Quakenbr?ck, Germany In "Sun: A CEO's last stand" (Information Technology, July 26), there was no mention of Sun Microsystems Inc.'s (SUNW
) successful foray into the legal-and-professional-services market, a potential gold mine for them and a boon for us. Sun has more than met our extensive technology needs with state-of-the-art server technology tailored to our particular firm. With clients and offices throughout the world, it is critical for us to have servers and applications accessible 24/7 and a low cost of ownership. Sun servers replaced hundreds of Windows servers with fewer, scalable, clustered UNIX servers.
We are proud to partner with Sun as it steps into the legal field and expect a continued prosperous future.
Robert F. Ruyak, CEO
Brian Conlon, CIO
Howrey Simon Arnold & White LLP
One can't help but wonder if Scott McNealy was paying attention to the mistakes Ken Olsen made while [McNealy] was decimating Digital Equipment Corp.'s business -- the parallels are striking. Both companies "owned the market," and their CEOs acted with arrogance. Yet when the indicators -- and their direct reports and customers -- called for dramatic changes to effectively compete against new, cheaper platforms built on open standards, both failed to listen and respond, driving their companies into virtual extinction. Having worked at DEC during these times, as well as at Intel Corp. (INTC
), I think they failed to understand the basic premise of Andy Grove's philosophy: "Only the paranoid survive."
Wellesley, Mass. "Mr. Consumer electronics" (The Great Innovators, July 26) left out some fascinating details. Tokyo Tsushin Kogyo Kabushiki Kaisha [Tokyo Telecommunications Engineering Corp.], known as "Totsuko" for short, produced its first transistor radio, Model TR-52, in April, 1955. It fell apart when handled.
The second version, Model TR-55, appeared in August, 1955. This version sported the brand name "Sony," which Totsuko co-founder Akio Morita liked because it sounded like "sunny," and was easy to say and remember. More than a dozen other models followed. Some never went into production. Others were successful enough that the name "Sony" became very well-known in Japan, while almost no one ever mentioned Totsuko. In 1958, Morita changed the company name to Sony Corp.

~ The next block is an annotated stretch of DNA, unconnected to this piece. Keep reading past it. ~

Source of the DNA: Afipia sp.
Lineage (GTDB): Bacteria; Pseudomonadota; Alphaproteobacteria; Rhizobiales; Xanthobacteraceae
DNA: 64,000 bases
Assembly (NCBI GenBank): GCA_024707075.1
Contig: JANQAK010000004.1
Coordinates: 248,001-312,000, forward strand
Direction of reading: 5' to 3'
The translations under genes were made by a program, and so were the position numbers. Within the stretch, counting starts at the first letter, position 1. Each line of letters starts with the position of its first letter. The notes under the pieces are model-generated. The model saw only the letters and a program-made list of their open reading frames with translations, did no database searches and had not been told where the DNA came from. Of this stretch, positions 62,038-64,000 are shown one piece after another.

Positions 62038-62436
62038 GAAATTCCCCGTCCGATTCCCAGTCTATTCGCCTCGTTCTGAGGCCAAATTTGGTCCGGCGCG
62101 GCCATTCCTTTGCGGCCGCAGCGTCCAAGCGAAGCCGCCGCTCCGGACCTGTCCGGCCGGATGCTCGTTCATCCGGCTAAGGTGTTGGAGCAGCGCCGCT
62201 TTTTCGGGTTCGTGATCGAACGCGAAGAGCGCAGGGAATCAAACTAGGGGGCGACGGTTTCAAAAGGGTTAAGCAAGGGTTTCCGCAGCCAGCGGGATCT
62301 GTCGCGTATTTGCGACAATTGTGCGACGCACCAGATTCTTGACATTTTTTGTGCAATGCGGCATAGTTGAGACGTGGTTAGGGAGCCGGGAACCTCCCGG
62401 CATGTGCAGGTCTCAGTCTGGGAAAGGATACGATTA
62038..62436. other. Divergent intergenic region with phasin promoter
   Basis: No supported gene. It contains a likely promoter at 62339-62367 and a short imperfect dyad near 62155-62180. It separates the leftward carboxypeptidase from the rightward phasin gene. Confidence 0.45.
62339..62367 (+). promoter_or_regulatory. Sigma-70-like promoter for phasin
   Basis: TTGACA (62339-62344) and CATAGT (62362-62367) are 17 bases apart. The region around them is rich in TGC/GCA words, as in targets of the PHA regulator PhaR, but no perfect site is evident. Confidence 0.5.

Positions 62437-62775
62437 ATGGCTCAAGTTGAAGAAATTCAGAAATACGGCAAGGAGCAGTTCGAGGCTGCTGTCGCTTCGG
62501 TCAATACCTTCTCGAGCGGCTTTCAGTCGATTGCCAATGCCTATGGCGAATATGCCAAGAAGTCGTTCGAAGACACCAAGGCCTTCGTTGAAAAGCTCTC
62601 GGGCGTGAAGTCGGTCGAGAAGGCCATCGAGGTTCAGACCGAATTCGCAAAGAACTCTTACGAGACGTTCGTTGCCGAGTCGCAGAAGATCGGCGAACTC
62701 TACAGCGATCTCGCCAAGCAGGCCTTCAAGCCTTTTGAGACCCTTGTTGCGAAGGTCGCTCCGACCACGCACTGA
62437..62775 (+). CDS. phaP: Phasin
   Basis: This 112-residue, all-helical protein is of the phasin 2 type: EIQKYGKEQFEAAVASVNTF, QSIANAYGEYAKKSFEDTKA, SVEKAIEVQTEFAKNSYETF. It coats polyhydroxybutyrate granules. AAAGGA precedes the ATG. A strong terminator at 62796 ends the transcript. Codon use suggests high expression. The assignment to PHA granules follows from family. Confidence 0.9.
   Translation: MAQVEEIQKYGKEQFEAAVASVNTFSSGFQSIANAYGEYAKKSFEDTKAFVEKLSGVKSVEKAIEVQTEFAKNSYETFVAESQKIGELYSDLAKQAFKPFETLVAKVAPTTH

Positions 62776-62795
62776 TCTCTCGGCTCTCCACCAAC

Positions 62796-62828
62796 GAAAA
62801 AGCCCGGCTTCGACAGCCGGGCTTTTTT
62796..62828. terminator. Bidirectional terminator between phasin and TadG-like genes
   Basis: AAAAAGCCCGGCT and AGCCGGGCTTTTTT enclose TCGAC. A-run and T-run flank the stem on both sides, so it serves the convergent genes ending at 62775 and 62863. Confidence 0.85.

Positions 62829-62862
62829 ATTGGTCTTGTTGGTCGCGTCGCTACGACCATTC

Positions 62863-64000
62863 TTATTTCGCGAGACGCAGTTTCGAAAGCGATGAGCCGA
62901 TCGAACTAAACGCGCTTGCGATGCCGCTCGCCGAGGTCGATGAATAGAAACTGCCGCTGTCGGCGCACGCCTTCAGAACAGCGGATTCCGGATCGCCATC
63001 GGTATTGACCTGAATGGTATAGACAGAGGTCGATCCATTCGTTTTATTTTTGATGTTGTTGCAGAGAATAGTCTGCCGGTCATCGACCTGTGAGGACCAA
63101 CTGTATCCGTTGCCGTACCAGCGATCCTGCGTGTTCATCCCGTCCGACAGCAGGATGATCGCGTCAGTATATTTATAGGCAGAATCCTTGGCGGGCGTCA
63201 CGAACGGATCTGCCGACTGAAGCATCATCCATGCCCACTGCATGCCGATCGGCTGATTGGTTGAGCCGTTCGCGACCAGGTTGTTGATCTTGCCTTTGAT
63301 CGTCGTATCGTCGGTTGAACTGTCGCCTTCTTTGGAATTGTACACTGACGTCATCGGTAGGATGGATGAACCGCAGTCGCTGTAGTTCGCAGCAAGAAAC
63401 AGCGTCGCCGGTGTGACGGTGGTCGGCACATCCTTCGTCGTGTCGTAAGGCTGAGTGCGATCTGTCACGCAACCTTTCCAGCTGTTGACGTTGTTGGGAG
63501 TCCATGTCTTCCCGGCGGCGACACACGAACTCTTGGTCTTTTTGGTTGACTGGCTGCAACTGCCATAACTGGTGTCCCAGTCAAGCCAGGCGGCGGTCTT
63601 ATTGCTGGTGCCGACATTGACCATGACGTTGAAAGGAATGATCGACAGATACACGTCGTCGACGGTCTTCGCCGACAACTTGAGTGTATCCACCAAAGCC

The newly named company placed a one-sixth-page advertisement (the smallest available) on a three-month contract (the shortest contract available) in The Importer, an English-language trade journal published in Tokyo by Ray Woodside, an American, who shortly thereafter hired me as editor. The ad got Sony its first importers in Canada and in New York. The first really successful Sony radio, Model TR-610, was introduced in November, 1958, and quickly sold 436,952 units.
In 1960, on the occasion of Sony's fifth anniversary, the company advertising department sent us a full-page English-language ad announcing the event. The ad was riddled with language mistakes. Woodside had our office manager call Sony and request permission to correct the English in the ad. The Sony advertising manager refused. I then went with our office manager to Sony, and tried to convince the ad manager that the image of both Sony and The Importer would suffer if we ran the ad without corrections. He wouldn't budge. Woodside turned the ad down. Sony put The Importer on their black list, and it was still in effect when I left the magazine years later.
I have always regretted not buying stock in Sony!
Boy? Lafayette De Mente
Paradise Valley, Ariz.Editor's Note: The writer is author of more than 50 books on Japan, Korea, and China.